Chill vibes were the centrepiece of the first night of Wrong Wave: Art Rock Believes in Reincarnation. The night’s motto seemed to be, “Baby, it’s cold outside, so let’s stay cozy and work those necks.” Concentrated, heartfelt head-bobbing was the name of the game, and I was no exception. Each act blended intensity with patience.
Neu Balance, a.k.a. Sam Beatch and Sebastian Davidson, had the most energetic set of the night, with hip-hop and house stretched and reshaped with a mid-point ’80s synth palate cleanser. Projected behind them was a collage of black and white blinking eyes, which gave a Lynch-like feel to the performance. The visual loop in extreme closeup referenced the creative repetition and expansive feel of the music.
The most artsy part of the set may have been the quiet human drama unfolding beside the performance: a carnation-wearing rapscallion and—I think—one of the gentlemen from Spectrum Interview, deconstructing and reconstructing cigarettes with precision and aplomb. Rather than distract from, it complemented the piece. And it really made me want to smoke.
Next, Stefana Fratila lent human voice to the evening, while Ronan Nanning-Watson collaborated on visuals and shakuhachi, a Japanese end-blown flute whose “soulful sound made it popular in 1980s pop music in the English-speaking world,” according to Wikipedia. It looked like a giant recorder and provided subtle undertones to Fratila’s mournful vocals. She’s definitely matured since 2009s Grows Up. Lounging amongst the cords and pedals, she too interrogated and repeated certain themes, expanding and contracting her own voice and cips into soundscapes. Extreme closeups of woods and its creatures complemented the experience.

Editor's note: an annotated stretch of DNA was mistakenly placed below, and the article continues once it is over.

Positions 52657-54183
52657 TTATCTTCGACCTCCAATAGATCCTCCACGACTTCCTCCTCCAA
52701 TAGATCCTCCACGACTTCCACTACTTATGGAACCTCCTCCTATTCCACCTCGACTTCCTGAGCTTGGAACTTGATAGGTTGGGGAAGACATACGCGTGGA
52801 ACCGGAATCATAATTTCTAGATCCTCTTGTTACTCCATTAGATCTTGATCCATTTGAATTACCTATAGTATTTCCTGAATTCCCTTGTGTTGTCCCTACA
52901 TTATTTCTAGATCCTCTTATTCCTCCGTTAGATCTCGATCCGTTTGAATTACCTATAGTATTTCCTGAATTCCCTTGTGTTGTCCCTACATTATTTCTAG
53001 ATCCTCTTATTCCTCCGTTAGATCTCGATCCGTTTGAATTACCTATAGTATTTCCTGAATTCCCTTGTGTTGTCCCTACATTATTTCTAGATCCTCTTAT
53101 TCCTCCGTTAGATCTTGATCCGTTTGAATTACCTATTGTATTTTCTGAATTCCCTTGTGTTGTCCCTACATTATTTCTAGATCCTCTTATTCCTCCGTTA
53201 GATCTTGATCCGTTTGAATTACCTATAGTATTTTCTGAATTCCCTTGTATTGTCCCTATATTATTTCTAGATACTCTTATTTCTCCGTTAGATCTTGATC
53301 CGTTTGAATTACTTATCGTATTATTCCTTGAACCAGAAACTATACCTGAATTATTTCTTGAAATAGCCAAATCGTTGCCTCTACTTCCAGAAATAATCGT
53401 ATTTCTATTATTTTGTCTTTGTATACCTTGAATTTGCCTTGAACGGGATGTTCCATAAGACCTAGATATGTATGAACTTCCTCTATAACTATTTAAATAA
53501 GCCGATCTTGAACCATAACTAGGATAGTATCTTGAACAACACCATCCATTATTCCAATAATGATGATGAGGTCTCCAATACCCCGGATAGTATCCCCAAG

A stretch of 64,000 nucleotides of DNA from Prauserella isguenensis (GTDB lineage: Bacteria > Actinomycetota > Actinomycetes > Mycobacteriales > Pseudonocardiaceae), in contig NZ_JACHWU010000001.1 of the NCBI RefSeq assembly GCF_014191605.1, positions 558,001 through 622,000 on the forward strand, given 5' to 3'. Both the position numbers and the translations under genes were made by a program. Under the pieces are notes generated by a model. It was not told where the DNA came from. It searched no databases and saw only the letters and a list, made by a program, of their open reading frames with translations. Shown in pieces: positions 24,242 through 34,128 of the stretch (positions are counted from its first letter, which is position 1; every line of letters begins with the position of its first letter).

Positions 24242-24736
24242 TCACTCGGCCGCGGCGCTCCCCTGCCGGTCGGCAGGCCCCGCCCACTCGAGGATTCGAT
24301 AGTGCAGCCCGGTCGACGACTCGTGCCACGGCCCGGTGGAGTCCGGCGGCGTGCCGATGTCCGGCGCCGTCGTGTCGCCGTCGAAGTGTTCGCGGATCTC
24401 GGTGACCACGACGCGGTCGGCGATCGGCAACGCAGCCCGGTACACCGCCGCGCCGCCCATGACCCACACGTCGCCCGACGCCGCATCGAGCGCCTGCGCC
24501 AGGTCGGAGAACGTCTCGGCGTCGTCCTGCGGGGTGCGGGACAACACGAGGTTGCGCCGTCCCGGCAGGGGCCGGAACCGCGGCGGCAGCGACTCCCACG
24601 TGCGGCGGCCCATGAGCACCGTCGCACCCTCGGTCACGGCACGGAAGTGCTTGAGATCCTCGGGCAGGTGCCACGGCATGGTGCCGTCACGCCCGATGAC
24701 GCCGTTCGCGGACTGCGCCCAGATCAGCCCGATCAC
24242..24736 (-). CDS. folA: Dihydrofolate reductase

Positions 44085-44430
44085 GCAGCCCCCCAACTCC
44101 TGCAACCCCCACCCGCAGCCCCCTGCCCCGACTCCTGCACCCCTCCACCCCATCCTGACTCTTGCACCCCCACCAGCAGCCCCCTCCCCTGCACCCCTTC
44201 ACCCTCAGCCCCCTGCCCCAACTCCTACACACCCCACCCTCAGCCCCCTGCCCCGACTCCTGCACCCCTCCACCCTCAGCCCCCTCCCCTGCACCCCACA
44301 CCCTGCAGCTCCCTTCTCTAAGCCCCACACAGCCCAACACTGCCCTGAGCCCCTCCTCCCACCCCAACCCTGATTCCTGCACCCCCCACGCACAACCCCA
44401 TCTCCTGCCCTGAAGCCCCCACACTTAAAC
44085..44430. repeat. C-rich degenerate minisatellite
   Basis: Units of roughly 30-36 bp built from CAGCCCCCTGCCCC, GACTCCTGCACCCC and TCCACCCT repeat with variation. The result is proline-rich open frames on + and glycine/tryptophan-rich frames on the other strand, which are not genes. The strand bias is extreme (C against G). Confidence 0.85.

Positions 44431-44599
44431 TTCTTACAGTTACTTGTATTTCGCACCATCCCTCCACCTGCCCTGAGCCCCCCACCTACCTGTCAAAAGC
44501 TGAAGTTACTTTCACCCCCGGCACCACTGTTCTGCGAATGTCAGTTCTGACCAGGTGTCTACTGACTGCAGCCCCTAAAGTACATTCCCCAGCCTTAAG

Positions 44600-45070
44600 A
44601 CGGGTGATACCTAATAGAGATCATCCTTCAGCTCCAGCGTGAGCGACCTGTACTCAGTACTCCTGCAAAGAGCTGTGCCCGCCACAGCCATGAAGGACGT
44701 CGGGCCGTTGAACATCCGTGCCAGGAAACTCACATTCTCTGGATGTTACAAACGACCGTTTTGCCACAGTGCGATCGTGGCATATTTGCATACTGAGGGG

Throughout the night, on what would usually be the dance floor, attendees had been investigating the zoo of equipment, some vintage, some kluge-like, all looking like electro-acoustic workhorses. This menagerie was corralled by Spectrum Interview, an electro-acoustic quartet of improvisers by the names of David Leith, Toby Carroll, Lee Hutzulak, and Frederick Brummer. Joining them was Merlyn Chipman, who was, I the realized, the carnation-wearing rapscallion who I admired so. Chipman provided improvised visual feedback to accompany Spectrum Interview’s melodic noise. His patterns were not particularly mind-blowing, but visuals mixed to the music. To watch someone “play” patterns and rock out to them, was new to me.
On this night of Wrong Wave the art took a back seat to the rock element, but the art-student vibe was there, and it was engrossing. Having now ridden the Wrong Wave, I see it’s a quieter, more raw, and more nebulous sibling to fests like New Forms and Swarm, and we’re already anticipating its next year.